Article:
Growing up, the magic of Santa was part of what made Christmas so special to me. Because of my parents, I also knew that we were celebrating the birth of Jesus and what that meant for humanity and what that meant for us. Even as children, "Jesus was sent to love us and take away our sins," was easy enough to understand. For us, Jesus was serious. Santa was magical.
I'm 32 years old and only just now beginning to scrape the tip of the iceberg about the different kind of magic that comes with knowing and having a relationship with Jesus Christ. I cannot possibly expect my baby boy to understand that. We will read the story to him of what we believe to be the true reason we celebrate Christmas every year, and reinforce those values year-round.
But there will also be magic. There will be awe and wonder. There will be stories of selflessness and giving because we love, not because we are good.
There will be Santa.
If my child learns that Santa is not real (either from us, in a gentle way, or from some jerk kid who ruins it for him long before I'm ready to let that part of his innocence be taken away) and then begins to question everything he is told, I see that as a good thing.
I want him to ask questions. I want him to understand why he believes what he does and why we act the way we do based on those beliefs.
If he asks why Santa doesn't come to those who are in lower economic stations, we will hopefully say things like "Baby, we helped Santa those years, when we were selfless and mindful of others and gave to those we could help."
But the magic and awe and wonder I already see in his eyes...whether it's because he can't believe he has these things called feet attached to his legs or because the lights and sparkles of our tree are just too beautiful for him to comprehend...I want to see that for many years.
Then, as he grows older and begins to question things and discover the love that Jesus has for him on a more mature level, and how we can see and emulate Jesus all around us, I look so very forward to seeing a new light in his eyes each time a new realization creates a spark that wasn't there before.
There are so many allegories of faith and love and the supernatural and magical in the belief in Santa and the relationship with Christ, and those parallels can be seen in one of my very favorite pieces of writing: the famous editorial, "Yes, Virginia, there is a Santa Claus" (emphasis mine):
"DEAR EDITOR: I am 8 years old.
"Some of my little friends say there is no Santa Claus.
"Papa says, 'If you see it in THE SUN it's so.'
"Please tell me the truth; is there a Santa Claus?
"115 WEST NINETY-FIFTH STREET."
VIRGINIA, your little friends are wrong. They have been affected by the skepticism of a skeptical age. They do not believe except they see. They think that nothing can be which is not comprehensible by their little minds. All minds, Virginia, whether they be men's or children's, are little. In this great universe of ours man is a mere insect, an ant, in his intellect, as compared with the boundless world about him, as measured by the intelligence capable of grasping the whole of truth and knowledge.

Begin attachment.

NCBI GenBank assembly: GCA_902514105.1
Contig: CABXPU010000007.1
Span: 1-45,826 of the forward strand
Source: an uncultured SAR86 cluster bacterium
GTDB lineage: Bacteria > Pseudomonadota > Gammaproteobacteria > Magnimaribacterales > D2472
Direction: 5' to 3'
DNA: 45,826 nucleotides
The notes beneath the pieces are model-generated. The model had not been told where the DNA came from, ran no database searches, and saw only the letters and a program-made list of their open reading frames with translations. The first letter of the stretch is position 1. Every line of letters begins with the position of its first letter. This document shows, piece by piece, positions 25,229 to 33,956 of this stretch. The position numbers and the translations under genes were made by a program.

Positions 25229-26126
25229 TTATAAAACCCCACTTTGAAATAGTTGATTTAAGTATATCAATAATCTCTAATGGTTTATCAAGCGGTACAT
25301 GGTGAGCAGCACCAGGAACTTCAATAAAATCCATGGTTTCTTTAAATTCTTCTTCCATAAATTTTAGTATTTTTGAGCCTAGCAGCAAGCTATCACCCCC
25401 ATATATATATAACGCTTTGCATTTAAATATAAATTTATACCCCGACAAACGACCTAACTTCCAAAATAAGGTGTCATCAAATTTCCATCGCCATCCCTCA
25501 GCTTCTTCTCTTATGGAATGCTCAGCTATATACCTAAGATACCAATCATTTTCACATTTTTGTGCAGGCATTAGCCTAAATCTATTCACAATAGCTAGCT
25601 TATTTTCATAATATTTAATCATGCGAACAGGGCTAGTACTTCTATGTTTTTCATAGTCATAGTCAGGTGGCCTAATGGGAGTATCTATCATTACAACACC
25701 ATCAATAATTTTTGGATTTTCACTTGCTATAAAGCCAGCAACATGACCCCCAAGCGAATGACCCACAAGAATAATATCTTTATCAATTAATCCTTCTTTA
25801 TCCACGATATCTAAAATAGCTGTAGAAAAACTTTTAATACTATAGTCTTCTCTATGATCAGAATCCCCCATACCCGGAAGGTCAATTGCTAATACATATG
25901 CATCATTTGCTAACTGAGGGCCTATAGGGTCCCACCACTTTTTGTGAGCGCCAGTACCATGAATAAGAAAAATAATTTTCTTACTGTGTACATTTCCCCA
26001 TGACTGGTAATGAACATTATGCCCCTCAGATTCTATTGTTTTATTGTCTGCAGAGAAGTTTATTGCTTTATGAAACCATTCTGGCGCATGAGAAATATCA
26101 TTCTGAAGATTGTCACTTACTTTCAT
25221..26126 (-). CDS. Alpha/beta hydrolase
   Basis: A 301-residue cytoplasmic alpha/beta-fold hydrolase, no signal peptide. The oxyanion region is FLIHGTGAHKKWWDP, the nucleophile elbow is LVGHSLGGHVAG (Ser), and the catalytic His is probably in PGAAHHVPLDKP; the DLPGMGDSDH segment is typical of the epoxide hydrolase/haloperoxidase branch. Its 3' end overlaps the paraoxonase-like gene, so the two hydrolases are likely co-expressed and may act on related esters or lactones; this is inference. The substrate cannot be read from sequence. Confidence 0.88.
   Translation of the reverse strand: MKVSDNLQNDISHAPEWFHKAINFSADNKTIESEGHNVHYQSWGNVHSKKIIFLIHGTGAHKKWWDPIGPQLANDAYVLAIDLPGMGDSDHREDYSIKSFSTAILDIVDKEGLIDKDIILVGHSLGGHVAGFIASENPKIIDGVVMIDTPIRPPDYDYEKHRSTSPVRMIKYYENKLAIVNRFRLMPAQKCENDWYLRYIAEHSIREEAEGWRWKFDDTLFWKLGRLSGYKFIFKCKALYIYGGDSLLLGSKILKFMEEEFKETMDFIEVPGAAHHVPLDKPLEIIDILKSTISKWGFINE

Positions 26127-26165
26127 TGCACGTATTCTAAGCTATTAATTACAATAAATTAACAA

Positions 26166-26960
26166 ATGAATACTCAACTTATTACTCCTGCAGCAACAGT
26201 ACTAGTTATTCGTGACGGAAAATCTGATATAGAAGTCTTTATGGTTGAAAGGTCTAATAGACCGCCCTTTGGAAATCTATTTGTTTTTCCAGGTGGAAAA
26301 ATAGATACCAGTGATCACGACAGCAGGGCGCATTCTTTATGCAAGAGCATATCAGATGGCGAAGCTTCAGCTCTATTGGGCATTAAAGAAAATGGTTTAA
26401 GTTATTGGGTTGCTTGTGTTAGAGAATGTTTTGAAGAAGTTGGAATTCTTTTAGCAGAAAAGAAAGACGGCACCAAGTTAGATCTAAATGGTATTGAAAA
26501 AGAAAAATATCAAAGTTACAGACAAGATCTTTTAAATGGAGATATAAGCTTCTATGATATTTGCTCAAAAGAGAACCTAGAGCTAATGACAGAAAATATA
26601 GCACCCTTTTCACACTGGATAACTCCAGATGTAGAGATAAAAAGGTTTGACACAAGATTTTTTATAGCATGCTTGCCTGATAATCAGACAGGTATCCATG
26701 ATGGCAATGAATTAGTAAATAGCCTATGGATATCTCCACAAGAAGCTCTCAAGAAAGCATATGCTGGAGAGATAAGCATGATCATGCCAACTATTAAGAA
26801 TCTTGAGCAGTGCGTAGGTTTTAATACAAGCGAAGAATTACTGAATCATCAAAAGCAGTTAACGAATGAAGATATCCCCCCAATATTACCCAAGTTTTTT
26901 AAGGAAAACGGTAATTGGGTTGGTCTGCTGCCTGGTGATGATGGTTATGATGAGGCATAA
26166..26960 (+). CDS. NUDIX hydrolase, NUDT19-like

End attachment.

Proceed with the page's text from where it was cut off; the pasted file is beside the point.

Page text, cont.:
Yes, VIRGINIA, there is a Santa Claus. He exists as certainly as love and generosity and devotion exist, and you know that they abound and give to your life its highest beauty and joy. Alas! how dreary would be the world if there were no Santa Claus. It would be as dreary as if there were no VIRGINIAS. There would be no childlike faith then, no poetry, no romance to make tolerable this existence. We should have no enjoyment, except in sense and sight. The eternal light with which childhood fills the world would be extinguished.
Not believe in Santa Claus! You might as well not believe in fairies! You might get your papa to hire men to watch in all the chimneys on Christmas Eve to catch Santa Claus, but even if they did not see Santa Claus coming down, what would that prove? Nobody sees Santa Claus, but that is no sign that there is no Santa Claus. The most real things in the world are those that neither children nor men can see. Did you ever see fairies dancing on the lawn? Of course not, but that's no proof that they are not there. Nobody can conceive or imagine all the wonders there are unseen and unseeable in the world.
You may tear apart the baby's rattle and see what makes the noise inside, but there is a veil covering the unseen world which not the strongest man, nor even the united strength of all the strongest men that ever lived, could tear apart. Only faith, fancy, poetry, love, romance, can push aside that curtain and view and picture the supernal beauty and glory beyond. Is it all real? Ah, VIRGINIA, in all this world there is nothing else real and abiding.
No Santa Claus! Thank God! he lives, and he lives forever. A thousand years from now, Virginia, nay, ten times ten thousand years from now, he will continue to make glad the heart of childhood.
I support 100% the choice of other parents and families to not implement the tradition of Santa Claus into their holiday traditions. However, for my husband and me, this was not even a discussion. We both remember the magic and the joy, and we cannot wait to experience it on the other side of the coin now as parents.
Z, may you always know the magic of the holiday season, whether it's because of the anticipation of Santa Claus or because of the wonderful heaviness of the knowledge of Christ -- God's ultimate gift to us -- that will bring you to your knees in wonder and gratitude.